The policy proposal to increase the share of budget spent on public education implies that higher financing leads to better quality of education. This, however, is far from certain. We test and compare the effects that different levels of financial resources available to schools and relative teacher wages have on educational outcomes. Russia provides a good opportunity for testing this relationship due to its high level of regional heterogeneity. We find that increasing school financing per se does not noticeably improve educational outcomes. Only when additional financing leads to an improvement of the position of teachers in the regional wage distribution, we observe higher educational outcomes for students. We provide some tentative evidence on the possible channels of this effect.
School education is a complex and multifaceted process, and measurable educational outcomes are affected by many different factors. These may include students’ innate abilities and family resources as well as various characteristics of the school environment and teaching practices. In the literature, one of the important factors is the level of school financing provided by the government. This is also one of the key issues in the debates about the public policy in education. However, there is no consensus in the academic literature about the degree of influence of financial resources available to schools on educational outcomes.
The effect of school financing should depend on how it is spent. Since education is a human capital-intensive sector, a major part of this money is spent on teacher remuneration. Whether the size and structure of teacher pay affect the effectiveness of their work and ultimately the student outcomes is still an open question. Some studies argue that it is not absolute but that relative teacher wages matter (Loeb and Page, 2000; Britton and Propper, 2016). Hanushek et al. (2017) use cross-country data and show that the relative position of teachers in the wage distribution affects self-selection into the teaching profession in terms of skills, and that teacher skills in turn affect student outcomes.
While there are studies looking at various determinants of the quality of school education in the transition-economy context (e.g. Amini and Commander, 2012), the effect of school financial resources has not yet been studied. In Lazareva and Zakharov (2018), we exploit spatial variation in educational resources in Russia to try to answer this question. We test and compare the effects of school budget financing and relative teacher wages on educational outcomes for the period 2006–2014. We estimate these effects for two different measures of educational outcomes at different levels of school education system.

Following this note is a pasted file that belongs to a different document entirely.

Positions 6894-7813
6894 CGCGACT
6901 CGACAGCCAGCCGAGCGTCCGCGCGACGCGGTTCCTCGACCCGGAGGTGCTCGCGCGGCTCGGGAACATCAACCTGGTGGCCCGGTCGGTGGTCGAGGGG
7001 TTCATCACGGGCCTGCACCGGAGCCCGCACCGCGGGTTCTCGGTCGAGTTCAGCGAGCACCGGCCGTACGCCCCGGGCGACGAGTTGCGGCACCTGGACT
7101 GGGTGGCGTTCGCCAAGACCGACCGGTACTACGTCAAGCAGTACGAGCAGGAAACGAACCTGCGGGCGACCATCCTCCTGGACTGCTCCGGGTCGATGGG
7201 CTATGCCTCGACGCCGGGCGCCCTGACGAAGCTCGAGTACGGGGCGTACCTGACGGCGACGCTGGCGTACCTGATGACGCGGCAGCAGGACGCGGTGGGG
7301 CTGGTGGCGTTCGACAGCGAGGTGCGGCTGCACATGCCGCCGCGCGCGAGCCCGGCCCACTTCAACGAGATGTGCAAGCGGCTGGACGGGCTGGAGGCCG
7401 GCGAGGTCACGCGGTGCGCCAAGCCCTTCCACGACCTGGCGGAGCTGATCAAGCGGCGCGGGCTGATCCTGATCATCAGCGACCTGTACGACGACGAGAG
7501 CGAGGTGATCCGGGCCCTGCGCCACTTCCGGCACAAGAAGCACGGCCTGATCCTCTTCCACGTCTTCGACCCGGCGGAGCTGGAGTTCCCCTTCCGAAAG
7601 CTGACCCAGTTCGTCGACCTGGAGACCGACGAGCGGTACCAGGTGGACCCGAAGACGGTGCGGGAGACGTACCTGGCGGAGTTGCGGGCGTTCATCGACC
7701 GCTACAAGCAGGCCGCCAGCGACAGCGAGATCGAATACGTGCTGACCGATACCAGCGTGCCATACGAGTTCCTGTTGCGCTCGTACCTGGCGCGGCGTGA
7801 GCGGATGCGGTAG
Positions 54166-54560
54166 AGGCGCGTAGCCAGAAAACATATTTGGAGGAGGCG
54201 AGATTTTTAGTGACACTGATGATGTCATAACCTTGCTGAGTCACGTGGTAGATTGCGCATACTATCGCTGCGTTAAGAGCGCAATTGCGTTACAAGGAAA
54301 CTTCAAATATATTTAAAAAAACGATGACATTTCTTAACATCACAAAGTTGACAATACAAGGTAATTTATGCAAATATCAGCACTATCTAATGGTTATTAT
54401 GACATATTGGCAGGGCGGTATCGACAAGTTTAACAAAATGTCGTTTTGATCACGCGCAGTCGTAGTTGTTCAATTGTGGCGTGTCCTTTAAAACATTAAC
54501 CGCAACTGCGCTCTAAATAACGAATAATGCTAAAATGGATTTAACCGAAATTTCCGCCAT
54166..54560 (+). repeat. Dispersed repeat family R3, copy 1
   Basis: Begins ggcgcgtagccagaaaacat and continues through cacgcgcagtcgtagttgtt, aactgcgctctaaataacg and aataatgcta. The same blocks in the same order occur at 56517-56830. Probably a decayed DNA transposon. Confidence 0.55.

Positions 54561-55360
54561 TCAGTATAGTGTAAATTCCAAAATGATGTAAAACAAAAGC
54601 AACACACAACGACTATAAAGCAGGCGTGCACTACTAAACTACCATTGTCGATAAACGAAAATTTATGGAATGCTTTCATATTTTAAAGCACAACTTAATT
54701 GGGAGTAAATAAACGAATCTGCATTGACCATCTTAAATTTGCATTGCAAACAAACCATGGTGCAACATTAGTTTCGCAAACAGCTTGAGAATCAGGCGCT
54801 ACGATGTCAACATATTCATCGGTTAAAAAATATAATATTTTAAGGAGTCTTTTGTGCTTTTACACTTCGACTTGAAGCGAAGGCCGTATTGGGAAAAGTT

Institutional Context and Data
In Russia the system of general education covers eleven years: the first nine years are compulsory for all children, after that one can continue to high school for two more years or move into vocational education system. The school system is predominantly financed by the government and the share of private schools is very low.
In the 1990s and early 2000s, the system of general education was heavily underfinanced. Teacher remuneration was quite low compared to the average wage in the economy, and a job as a schoolteacher was not very attractive. In the mid-2000s, with the fast economic growth, the Russian government made an effort to increase school financing and to raise teacher wages. Importantly, schools are financed at the regional level, through the budgets of the regions, which results in significant cross-regional variation.
There are 85 administrative regions currently in Russia and they differ a lot in terms of economic conditions, regional budget income and expenditures. We use data on regional-level budget expenditures on general education from the Russian Treasury statistics (http://www.roskazna.ru/). In order to account for inflation and cross-regional differences in prices, we normalize the per-student amount of school budget financing by the minimum regional cost of living (as estimated by the Russian statistical office) in a particular year.
As our data show, the amount of budget financing of the general education system has been growing in real terms during 2006–2013. The average regional budget financing per student (adjusted for the differences in the cost of living across regions and years) has increased by 40% during this period. A large part of this growth occurred in 2012. In that year a presidential decree was adopted which required that teachers’ wages should be raised to the level of the average regional wage. Regions had to allocate more money for teacher wages during the following years in order to meet this target. Even after adjusting for the regional cost of living, the level of school financing differs a lot across regions throughout the period.
The amount of school financing is also significantly correlated with the gross regional product per capita, i.e. with the level of economic development of the region. We observe the largest gap in school financial resources between the small group of the richest regions (Moscow, Sankt Petersburg and resource extracting regions) and the remaining regions. Such persistent inequality in school resources may lead to unequal access to high quality education across Russian regions. This inequality is exacerbated by the fact that in less economically developed regions families have fewer resources to compensate for the underfinancing of public schools.